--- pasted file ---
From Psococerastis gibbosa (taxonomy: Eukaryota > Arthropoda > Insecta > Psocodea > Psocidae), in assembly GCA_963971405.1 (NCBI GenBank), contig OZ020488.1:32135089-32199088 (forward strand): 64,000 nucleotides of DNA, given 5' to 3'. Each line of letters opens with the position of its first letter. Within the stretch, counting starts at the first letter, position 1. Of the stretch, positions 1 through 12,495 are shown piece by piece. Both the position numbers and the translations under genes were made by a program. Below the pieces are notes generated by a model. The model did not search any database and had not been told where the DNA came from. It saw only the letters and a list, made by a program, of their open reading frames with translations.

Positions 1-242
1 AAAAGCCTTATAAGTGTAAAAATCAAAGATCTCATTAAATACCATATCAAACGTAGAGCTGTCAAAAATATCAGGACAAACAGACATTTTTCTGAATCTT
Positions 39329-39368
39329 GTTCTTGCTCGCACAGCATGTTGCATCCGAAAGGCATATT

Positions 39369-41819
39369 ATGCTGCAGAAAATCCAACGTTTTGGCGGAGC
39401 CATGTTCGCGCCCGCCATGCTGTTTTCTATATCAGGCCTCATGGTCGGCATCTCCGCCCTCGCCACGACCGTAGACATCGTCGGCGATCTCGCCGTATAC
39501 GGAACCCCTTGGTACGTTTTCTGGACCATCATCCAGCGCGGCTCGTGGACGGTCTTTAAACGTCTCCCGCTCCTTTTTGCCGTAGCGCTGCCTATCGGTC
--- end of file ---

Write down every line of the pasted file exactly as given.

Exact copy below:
From Psococerastis gibbosa (taxonomy: Eukaryota > Arthropoda > Insecta > Psocodea > Psocidae), in assembly GCA_963971405.1 (NCBI GenBank), contig OZ020488.1:32135089-32199088 (forward strand): 64,000 nucleotides of DNA, given 5' to 3'. Each line of letters opens with the position of its first letter. Within the stretch, counting starts at the first letter, position 1. Of the stretch, positions 1 through 12,495 are shown piece by piece. Both the position numbers and the translations under genes were made by a program. Below the pieces are notes generated by a model. The model did not search any database and had not been told where the DNA came from. It saw only the letters and a list, made by a program, of their open reading frames with translations.

Positions 1-242
1 AAAAGCCTTATAAGTGTAAAAATCAAAGATCTCATTAAATACCATATCAAACGTAGAGCTGTCAAAAATATCAGGACAAACAGACATTTTTCTGAATCTT
Positions 39329-39368
39329 GTTCTTGCTCGCACAGCATGTTGCATCCGAAAGGCATATT

Positions 39369-41819
39369 ATGCTGCAGAAAATCCAACGTTTTGGCGGAGC
39401 CATGTTCGCGCCCGCCATGCTGTTTTCTATATCAGGCCTCATGGTCGGCATCTCCGCCCTCGCCACGACCGTAGACATCGTCGGCGATCTCGCCGTATAC
39501 GGAACCCCTTGGTACGTTTTCTGGACCATCATCCAGCGCGGCTCGTGGACGGTCTTTAAACGTCTCCCGCTCCTTTTTGCCGTAGCGCTGCCTATCGGTC